Yahoo to shut down Geocities

The world surely has changed since the heydays of the late 90’s. It’s been a little over 10 years since Yahoo acquired Geocities for nearly $5bn. Yahoo announced today that it would be shutting down it’s Geocities service – it seems that free websites are on their way out? Clearly, I have a lot vested in this industry (especially since Yola (previously SynthaSite) recently raised $20m in funding for a “free websites” business model) – so I thought that I should at least try to provide an insider’s view of this sector and how it’s changed (and is still changing).

Yahoo has finally proved that the old advertising model on free websites will not stand the test of time. Yahoo placed advertising on all the Geocities websites – and clearly, this model failed. At Yola we purposefully do not place any ads on our users’ website – it makes no sense to us, for many reasons, including the fact that our users do not want it in the first place. We offer an advertising-free free website service – plain and simple. The quick observation is that if Yahoo, which is an advertising juggernaut, cannot monetize it’s free website service with advertising – how do we even stand a chance? We’re not even trying to…

That business model is so Web 1.0! Bandwidth costs were high, storage, computing & technology costs were high and you needed large data centers and many engineers to keep the lights on. Geocities built their business model upon an age old premise, that sites are expensive to host and therefore you needed to run advertising on each page in order to monetize pageviews and generate sufficient revenue to cover costs. Enter Web 2.0 – bandwidth is dirt cheap, and so is computing power ( which is available on demand via the cloud, almost like a utility). The economics have changed and advertising on our users websites is no longer the only way to generate revenues. Yahoo build a revenue base for Geocities around advertising, and as advertisers got smarter and understood the value of that inventory – when rates dropped, they did not have alternative income streams to fall back on. In addition Yahoo also sported a desktop based application which was heavyweight and did not work on multiple platforms (unlike Yola – which is entirely browser based). The costs of maintaining this piece of technology (written in Java) for the desktop exceeded the revenues – basically, the business model did not scale and also was not well leveraged. This resulted in a broken business model.

The demands among Web users have changed as well. Web users, and particularly small businesses, don’t just want an online presence (which was Geocities key value proposition), they want a professional-looking site that they can quickly and affordably build and the tools to help themselves and/or their businesses succeed (online marketing, commerce capabilities, etc.) – and that’s what we’re about. Meanwhile Geocities, while once revolutionary in the space, has failed to meet users’ changing needs and as a result, has been shut down.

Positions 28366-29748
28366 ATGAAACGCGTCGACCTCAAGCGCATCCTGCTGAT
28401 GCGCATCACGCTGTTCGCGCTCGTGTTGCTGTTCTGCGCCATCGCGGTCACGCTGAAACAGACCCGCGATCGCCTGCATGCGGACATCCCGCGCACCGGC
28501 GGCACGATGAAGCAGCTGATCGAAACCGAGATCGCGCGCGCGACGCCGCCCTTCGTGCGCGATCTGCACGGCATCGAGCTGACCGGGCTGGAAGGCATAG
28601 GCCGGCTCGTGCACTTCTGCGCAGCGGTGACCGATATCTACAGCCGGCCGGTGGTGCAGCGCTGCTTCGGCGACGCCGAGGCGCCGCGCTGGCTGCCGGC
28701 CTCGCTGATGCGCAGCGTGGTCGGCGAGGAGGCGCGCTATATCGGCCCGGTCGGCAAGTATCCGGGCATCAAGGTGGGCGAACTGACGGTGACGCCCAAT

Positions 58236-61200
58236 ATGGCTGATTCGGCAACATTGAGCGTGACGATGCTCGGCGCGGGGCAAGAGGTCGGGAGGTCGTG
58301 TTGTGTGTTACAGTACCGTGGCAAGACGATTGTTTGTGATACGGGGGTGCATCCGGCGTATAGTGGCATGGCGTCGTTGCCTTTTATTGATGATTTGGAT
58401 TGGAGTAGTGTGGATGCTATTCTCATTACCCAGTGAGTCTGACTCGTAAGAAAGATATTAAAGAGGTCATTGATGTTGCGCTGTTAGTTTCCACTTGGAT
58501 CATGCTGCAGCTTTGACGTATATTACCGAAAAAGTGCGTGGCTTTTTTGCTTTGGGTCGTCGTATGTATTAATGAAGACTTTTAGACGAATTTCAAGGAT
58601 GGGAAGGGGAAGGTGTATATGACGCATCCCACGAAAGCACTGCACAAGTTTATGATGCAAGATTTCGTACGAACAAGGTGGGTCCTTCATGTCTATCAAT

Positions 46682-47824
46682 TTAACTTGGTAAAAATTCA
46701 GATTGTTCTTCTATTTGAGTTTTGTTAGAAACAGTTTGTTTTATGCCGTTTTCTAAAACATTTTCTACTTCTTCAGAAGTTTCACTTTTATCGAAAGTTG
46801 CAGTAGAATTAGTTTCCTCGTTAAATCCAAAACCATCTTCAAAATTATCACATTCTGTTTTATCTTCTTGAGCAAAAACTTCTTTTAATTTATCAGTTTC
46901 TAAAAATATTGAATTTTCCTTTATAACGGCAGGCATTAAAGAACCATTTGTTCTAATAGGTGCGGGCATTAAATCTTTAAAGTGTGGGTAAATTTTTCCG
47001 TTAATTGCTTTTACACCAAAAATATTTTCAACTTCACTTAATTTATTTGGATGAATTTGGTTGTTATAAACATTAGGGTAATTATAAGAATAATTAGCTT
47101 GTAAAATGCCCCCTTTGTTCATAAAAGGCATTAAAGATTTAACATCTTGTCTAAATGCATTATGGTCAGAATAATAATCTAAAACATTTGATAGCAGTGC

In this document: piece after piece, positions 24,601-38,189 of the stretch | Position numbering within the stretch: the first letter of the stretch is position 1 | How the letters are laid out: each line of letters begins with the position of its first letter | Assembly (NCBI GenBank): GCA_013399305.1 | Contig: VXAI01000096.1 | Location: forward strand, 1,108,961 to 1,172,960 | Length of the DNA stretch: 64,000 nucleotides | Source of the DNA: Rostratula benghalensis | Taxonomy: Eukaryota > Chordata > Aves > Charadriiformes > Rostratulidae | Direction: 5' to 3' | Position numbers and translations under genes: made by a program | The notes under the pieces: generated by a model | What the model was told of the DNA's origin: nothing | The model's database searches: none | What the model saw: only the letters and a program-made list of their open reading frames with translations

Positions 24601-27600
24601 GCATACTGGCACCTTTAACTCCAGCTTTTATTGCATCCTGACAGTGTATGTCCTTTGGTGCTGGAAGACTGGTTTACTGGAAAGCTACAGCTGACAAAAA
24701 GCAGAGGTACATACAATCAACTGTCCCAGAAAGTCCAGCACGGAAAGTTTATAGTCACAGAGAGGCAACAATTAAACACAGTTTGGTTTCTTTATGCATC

We believe the model of the future is to create a platform that anyone can use to create their own personal or business website – and then we are able to sell add-on services (domains, templates, etc.) that allow the users to further customize their websites. Hosting & bandwidth is and should always be free to the end user. I look at the Internet as a really big LAN (Local Area Network). Why would you pay to transfer files across a LAN? Also, people can currently get free web pages in a limited sense through various providers, but a page with ads is like a social network site or similar – and not a true, professional web presence. People are sophisticated enough to want real websites, and that is what we offer them. And, when you provide a valuable service, your customers becomes loyal advocates, and you succeed if you have a profitable business model.

My most recent blog post was about freemium business models and how startups should consider moving away from advertising based business models, and focus on charging their customers for add on services (premium services). In order to build a long term sustainable business, you need to understand what value you’re creating as a company, and who would be willing to pay for it and build your revenue streams around that. Advertisers are just not willing to support websites that do not deliver ROI anymore – the game is changing…


  1. Get Netted says:

    I had 2 geocities account one with the local Yahoo site and one with so both of mine will be gone

  2. Yes the trend of internet business will always changing from time to time. And internet has been made those changes faster and more extreme.


  3. ADAC says: